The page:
Repurposing the orphan drug nitisinone to control the transmission of African trypanosomiasis.
journal contributionposted on 04.02.2021, 13:55 by Marcos Sterkel, Lee R Haines, Aitor Casas-Sánchez, Vincent Owino Adung'a, Raquel J Vionette-Amaral, Shannon Quek, Clair Rose, Mariana Silva Dos Santos, Natalia García Escude, Hanafy M Ismail, Mark I Paine, Seth M Barribeau, Simon Wagstaff, James I MacRae, Daniel Masiga, Laith Yakob, Pedro L Oliveira, Álvaro Acosta-Serrano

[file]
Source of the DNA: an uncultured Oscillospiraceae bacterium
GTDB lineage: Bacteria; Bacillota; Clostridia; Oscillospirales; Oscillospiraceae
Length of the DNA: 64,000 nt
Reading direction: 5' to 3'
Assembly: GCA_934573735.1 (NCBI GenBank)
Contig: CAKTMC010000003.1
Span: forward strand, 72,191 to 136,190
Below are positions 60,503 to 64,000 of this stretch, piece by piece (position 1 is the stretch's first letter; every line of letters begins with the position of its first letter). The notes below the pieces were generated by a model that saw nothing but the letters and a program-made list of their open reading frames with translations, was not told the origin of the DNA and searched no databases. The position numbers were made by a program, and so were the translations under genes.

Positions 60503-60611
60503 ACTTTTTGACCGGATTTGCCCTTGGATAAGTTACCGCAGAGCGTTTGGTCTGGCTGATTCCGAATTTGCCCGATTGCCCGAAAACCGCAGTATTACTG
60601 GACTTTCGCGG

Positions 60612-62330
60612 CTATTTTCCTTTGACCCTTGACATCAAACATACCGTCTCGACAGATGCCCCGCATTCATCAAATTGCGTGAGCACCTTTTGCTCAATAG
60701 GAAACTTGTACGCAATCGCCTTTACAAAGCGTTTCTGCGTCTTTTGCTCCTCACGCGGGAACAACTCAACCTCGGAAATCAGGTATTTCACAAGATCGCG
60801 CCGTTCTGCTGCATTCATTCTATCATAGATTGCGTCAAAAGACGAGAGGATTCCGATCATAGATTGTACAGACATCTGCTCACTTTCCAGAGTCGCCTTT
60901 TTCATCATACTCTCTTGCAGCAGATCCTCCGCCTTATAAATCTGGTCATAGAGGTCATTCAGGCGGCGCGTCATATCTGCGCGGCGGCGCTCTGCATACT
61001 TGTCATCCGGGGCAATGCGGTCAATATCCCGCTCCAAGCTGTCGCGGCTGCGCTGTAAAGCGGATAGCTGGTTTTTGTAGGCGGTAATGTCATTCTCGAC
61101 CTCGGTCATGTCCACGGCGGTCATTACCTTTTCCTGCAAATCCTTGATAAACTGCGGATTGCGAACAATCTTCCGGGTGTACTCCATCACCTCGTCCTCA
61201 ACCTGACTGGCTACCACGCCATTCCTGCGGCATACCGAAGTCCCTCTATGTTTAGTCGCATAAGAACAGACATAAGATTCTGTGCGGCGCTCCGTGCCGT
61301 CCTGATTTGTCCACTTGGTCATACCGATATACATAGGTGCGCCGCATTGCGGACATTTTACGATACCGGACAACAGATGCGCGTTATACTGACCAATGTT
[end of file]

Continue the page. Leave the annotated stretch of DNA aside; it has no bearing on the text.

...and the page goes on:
Tsetse transmit African trypanosomiasis, which is a disease fatal to both humans and animals. A vaccine to protect against this disease does not exist so transmission control relies on eliminating tsetse populations. Although neurotoxic insecticides are the gold standard for insect control, they negatively impact the environment and reduce populations of insect pollinator species. Here we present a promising, environment-friendly alternative to current insecticides that targets the insect tyrosine metabolism pathway. A bloodmeal contains high levels of tyrosine, which is toxic to haematophagous insects if it is not degraded and eliminated. RNA interference (RNAi) of either the first two enzymes in the tyrosine degradation pathway (tyrosine aminotransferase (TAT) and 4-hydroxyphenylpyruvate dioxygenase (HPPD)) was lethal to tsetse. Furthermore, nitisinone (NTBC), an FDA-approved tyrosine catabolism inhibitor, killed tsetse regardless if the drug was orally or topically applied. However, oral administration of NTBC to bumblebees did not affect their survival. Using a novel mathematical model, we show that NTBC could reduce the transmission of African trypanosomiasis in sub-Saharan Africa, thus accelerating current disease elimination programmes.